The shift to remote work has led to a newfound perspective on work, family, and personal finances. Free agency and solopreneurship are on the rise. Now more than ever, anyone can work two remote jobs at once. In this post, I’ll share tips on how I used my double income to pay off debt and save and invest aggressively. I hope by sharing, it will motivate you to start your OE journey and change your life.
Tips on paying off debt fast
By being a career polygamist, you’re already on the accelerated path to financial freedom. Forget about cost-cutting and extreme frugality. After paying off your debts, you deserve a guilt-free vanilla latte every day and a fancy vacation or mini-retirement every few years. Let’s dive in.
1. Keep upgrading to higher-paying jobs and avoid lifestyle creep
At a minimum, I interview every six months, ideally right before my performance reviews. This has three purposes: it keeps my interviewing skills sharp, I get a price check on what I’m worth, and I go into pay raise discussions armed with job offers. This simple act led me to work two jobs at once. Remember: businesses behave this way when acquiring customers, renewing contracts, and negotiating terms. By knowing your worth, you can confidently ask and get the pay you deserve.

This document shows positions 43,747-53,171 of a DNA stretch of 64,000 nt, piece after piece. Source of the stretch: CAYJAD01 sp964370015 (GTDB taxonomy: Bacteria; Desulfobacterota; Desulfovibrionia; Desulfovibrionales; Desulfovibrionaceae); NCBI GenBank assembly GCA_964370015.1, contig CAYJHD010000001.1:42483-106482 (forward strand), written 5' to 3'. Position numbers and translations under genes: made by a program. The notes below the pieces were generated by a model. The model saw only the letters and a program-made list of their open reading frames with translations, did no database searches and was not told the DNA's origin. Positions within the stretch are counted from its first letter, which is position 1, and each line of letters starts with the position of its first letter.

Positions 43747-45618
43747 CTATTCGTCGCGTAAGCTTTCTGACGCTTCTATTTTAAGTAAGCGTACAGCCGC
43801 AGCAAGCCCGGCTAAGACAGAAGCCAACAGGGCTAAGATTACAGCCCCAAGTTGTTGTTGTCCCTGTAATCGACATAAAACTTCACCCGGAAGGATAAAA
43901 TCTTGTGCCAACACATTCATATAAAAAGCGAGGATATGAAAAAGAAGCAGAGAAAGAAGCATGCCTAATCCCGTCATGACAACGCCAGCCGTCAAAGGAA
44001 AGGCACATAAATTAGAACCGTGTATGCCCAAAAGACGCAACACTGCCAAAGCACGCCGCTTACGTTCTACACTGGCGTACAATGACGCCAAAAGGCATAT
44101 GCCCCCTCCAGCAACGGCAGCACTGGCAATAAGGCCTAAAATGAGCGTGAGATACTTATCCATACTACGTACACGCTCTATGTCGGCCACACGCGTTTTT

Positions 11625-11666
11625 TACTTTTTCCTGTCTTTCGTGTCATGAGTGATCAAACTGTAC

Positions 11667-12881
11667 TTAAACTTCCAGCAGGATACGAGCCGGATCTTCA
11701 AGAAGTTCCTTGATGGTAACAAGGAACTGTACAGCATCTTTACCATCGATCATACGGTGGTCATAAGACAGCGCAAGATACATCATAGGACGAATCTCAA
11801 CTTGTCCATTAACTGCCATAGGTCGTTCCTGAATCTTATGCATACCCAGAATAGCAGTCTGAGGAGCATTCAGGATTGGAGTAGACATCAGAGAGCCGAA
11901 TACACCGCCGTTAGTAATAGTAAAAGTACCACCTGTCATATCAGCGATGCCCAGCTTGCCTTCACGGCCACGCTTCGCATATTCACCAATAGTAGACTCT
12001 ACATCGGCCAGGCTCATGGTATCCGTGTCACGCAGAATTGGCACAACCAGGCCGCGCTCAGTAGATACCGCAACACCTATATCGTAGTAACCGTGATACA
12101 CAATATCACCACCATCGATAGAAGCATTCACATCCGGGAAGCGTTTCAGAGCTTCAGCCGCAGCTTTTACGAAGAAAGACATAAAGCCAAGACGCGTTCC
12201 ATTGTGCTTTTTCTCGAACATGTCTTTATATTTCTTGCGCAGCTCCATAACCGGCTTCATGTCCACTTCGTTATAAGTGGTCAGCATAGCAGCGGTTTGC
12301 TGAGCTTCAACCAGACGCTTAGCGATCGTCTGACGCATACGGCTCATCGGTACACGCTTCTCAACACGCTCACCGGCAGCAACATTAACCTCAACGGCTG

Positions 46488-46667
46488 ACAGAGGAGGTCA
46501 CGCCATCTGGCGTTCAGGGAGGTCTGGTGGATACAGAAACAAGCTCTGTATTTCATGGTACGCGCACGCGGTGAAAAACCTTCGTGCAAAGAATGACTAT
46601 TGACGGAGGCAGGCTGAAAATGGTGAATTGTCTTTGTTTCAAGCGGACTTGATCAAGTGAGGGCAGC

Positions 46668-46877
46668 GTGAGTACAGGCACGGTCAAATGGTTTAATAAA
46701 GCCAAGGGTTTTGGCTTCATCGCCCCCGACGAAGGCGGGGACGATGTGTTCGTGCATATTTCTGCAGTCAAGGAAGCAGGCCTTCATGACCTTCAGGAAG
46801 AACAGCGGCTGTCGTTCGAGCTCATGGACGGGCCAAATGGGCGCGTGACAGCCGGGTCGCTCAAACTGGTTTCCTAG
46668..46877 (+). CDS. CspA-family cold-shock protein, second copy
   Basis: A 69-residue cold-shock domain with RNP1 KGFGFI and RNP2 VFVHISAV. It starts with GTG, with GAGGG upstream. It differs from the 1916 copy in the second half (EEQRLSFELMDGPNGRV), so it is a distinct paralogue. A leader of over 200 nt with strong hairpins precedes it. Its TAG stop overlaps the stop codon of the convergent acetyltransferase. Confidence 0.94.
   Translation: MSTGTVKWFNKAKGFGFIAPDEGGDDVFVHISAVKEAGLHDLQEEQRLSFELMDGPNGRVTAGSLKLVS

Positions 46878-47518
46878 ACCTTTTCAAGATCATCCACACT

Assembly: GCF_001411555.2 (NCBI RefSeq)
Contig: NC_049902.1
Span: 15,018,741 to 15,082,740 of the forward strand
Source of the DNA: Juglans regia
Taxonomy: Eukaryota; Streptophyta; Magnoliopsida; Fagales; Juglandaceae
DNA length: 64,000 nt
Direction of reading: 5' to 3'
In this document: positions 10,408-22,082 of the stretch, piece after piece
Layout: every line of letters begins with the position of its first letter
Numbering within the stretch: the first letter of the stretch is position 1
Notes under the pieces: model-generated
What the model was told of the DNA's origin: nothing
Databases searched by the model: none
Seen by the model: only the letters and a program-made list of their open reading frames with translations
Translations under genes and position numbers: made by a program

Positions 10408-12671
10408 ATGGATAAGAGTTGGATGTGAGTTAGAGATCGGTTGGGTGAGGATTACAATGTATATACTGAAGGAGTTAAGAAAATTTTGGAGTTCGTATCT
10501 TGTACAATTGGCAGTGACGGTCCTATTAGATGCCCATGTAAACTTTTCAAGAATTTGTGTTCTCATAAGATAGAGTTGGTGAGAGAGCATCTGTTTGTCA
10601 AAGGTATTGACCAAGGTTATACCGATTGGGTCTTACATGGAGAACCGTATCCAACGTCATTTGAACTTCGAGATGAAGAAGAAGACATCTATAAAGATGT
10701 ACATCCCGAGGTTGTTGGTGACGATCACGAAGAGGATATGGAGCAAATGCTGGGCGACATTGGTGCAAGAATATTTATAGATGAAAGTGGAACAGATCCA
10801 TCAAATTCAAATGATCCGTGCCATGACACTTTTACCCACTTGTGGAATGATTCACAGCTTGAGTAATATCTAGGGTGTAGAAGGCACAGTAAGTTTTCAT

On the flip side, I try to avoid lifestyle creep by practicing “zero-based” budgeting by taking a page from corporate finance. Every six months, I review all my expenses and see where I can cut back and where to splurge a bit more. I don’t cut to the bone, but I do budget in my splurges. I try to keep my discretionary expenses relatively flat as a percentage of total expenses. Once you’ve done this for a while, you’ll notice there are three big expenses: housing, education, and healthcare. I get creative on how I can lower them, like refinance my mortgage, use my jobs to pay for my upskilling, and snag jobs with fully paid health benefits. With two incomes and keeping expenses flat, you’ve now generated extra cash to pay off debt fast.
Again, no need to go frugal crazy. Just stay reasonable. Keep in mind the growth rates of income and expenses are all relative. Your job is to widen that cash-flow gap.
2. Set up a direct deposit and pay off debt automatically from a new bank account
I’ve got a simple mindset – I live off my primary (J1) income and pay off debt with my secondary (J2) income. To do this consistently, I rely on automation to mindlessly pay off debts without any derailment. Ditto for saving and investing. Now onto the practical details:
First, set up your secondary (J2) direct deposit to a new bank account. Then, from the new bank account, set up your bill pay or log into each of your debt servicers to change your autopay to the new bank account.
You’ll have three options when setting up autopay — pay the minimum, set a predetermined amount, or pay the full balance. Since you have two or more incomes, you can set up autopay to pay the full balance. Rinse and repeat until you’ve paid off all your debts. The majority of our community members pay off their debts in 3-4 months. Join and learn how they did it.
3. Use the avalanche method to pay off debt fast